PUBLISHED: | UPDATED:

WOBURN — “The perfect storm” of events is how prosecutor Adrienne Lynch described the 2006 murder-for-hire plot that left Edward Schiller dead with a bullet to the head and Scott Foxworth, the hired hit man, in prison for life.

Foxworth, 55, of Dracut, was released from prison in July 2005, about the same time that a jealous James Brescia, a Raytheon manager, was served with divorce papers from Stacy Rock, his estranged wife. Rock began seeing Schiller, her former high-school boyfriend.

Brescia blamed Schiller for his inability to reconcile with Rock and told Nancy Campbell, a Raytheon co-worker and Foxworth’s former girlfriend, that he wanted Schiller out of the picture.

Brescia then hooked up with Foxworth, who has a 1998 federal conviction for second-degree murder, for which he served four years in prison. Foxworth was released from prison six months before the Schiller murder after serving another three years for illegal possession of a firearm. Brescia offered the part-time Dracut bartender a $10,000 payday he didn’t refuse.

After a three-week trial and seven hours of deliberations, a Middlesex Superior Court jury yesterday convicted the 55-year-old Foxworth of first-degree murder and conspiracy in connection with the shooting death on Jan. 13, 2006, of Schiller, a 39-year-old insurance agent, as he sat in his car inside a Newton parking garage.

Judge Leila Kern sentenced Foxworth to the mandatory life sentence.

Stopping short of an apology, Foxworth told the family of the man he executed in a murder-for-hire scheme that he hopes they can begin to heal, said his attorney, John LaChance.

But after the verdict, Middlesex District Attorney Gerard Leone said, “Scott Foxworth didn’t know Ed Schiller and showed a total disregard for the value of life, killing him for nothing other than money.”

Lynch argued that Schiller was “executed” because James Brescia was a jealous jilted husband.

Brescia, 48, of Waltham, hired Foxworth to put a bullet in Schiller’s head as he sat in his car in the parking garage outside the Aronson Insurance Agency in Newton.

Last year, Brescia was convicted of first-degree murder and conspiracy. He is currently serving a life sentence without parole.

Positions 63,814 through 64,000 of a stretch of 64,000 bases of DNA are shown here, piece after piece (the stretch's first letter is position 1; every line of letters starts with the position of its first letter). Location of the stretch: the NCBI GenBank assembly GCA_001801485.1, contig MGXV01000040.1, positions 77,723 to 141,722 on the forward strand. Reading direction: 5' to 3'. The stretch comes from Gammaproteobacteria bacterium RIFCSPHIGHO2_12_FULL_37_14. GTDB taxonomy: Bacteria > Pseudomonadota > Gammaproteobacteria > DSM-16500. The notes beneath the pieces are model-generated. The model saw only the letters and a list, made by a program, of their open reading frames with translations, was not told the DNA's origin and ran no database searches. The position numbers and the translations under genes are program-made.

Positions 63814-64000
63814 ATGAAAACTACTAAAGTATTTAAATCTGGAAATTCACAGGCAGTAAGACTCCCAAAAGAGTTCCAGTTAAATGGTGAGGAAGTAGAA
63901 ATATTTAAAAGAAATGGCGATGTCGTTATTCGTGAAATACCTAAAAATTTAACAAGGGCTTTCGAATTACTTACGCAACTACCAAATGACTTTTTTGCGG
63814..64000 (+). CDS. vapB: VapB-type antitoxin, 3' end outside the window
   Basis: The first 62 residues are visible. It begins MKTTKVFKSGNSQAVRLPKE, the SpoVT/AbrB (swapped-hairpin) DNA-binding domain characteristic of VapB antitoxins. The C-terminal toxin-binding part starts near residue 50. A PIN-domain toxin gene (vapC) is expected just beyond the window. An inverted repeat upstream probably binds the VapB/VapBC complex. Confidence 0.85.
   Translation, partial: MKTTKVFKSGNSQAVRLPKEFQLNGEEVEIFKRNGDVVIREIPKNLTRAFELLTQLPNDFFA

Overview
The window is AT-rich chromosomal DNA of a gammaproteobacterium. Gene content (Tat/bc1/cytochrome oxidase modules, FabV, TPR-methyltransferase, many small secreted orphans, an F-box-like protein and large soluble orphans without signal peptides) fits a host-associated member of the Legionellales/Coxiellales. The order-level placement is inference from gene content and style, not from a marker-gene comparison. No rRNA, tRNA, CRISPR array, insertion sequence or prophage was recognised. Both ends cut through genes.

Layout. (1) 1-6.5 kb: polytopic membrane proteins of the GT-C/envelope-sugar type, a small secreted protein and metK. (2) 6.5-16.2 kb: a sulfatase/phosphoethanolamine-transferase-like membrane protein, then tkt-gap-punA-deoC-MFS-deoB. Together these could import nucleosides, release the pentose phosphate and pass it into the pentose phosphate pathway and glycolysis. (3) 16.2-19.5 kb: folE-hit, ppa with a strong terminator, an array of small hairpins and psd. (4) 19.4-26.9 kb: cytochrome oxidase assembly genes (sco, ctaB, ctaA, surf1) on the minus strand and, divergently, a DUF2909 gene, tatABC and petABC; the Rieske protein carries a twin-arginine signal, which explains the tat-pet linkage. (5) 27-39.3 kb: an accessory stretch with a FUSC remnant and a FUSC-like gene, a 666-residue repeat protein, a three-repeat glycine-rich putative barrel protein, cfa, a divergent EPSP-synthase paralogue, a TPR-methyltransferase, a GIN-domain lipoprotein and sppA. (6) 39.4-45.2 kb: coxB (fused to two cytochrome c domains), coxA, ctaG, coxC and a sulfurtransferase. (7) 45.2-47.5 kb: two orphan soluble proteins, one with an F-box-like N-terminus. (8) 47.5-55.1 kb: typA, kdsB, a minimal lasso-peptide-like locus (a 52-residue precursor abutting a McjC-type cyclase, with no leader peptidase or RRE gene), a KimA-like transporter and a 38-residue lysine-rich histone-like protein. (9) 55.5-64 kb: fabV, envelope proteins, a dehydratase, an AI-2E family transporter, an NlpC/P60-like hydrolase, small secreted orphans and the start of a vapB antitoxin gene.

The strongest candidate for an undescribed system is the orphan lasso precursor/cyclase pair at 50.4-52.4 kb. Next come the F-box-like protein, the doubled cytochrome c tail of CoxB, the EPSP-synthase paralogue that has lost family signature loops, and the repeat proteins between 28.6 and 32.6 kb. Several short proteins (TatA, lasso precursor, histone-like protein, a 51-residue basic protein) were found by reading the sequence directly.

In a previous victim-impact statement, Carl Schiller, Edward’s only sibling, said the bullet that killed his brother cut short a life that was full of passion.

From playing softball without any socks or shoes — earning the nickname “Shoeless Schiller” — to riding his motorcycle, Edward Schiller was not only Carl’s older brother, he was his “compass,” the younger Schiller said.

The murder-for-hire plot began to unravel hours after Schiller’s murder. Over the next three months, investigators used Web searches, bank receipts and phone records to assemble a paper trail among Brescia, Foxworth and the link between the two men, Dracut resident Campbell, Brescia’s co-worker at Raytheon and Foxworth’s former girlfriend.

Phone records indicate that in the months before the murder, Brescia called Foxworth’s cell phone 60 times, Lynch said. The calls were primarily made from pay phones using a prepaid calling card, which police eventually discovered by searching through Brescia’s trash.

After the murder, the calls ceased.

Under a grant of immunity, Campbell testified at the murder trials of both Brescia and Foxworth about the murder plot.

Charles Merkle, Brescia’s friend who held the hit man’s cash, and Scott Hickey, Foxworth’s former cell mate after his arrest for the murder, testified against Foxworth.

In his closing argument, LaChance told the jury there was no hard evidence, such as DNA or fingerprints, that linked Foxworth to the murder.

He noted that the prosecution’s case rose or fell on the credibility of Hickey, Merkle and Campbell, all of whom bargained to receive either immunity or consideration in a future criminal case.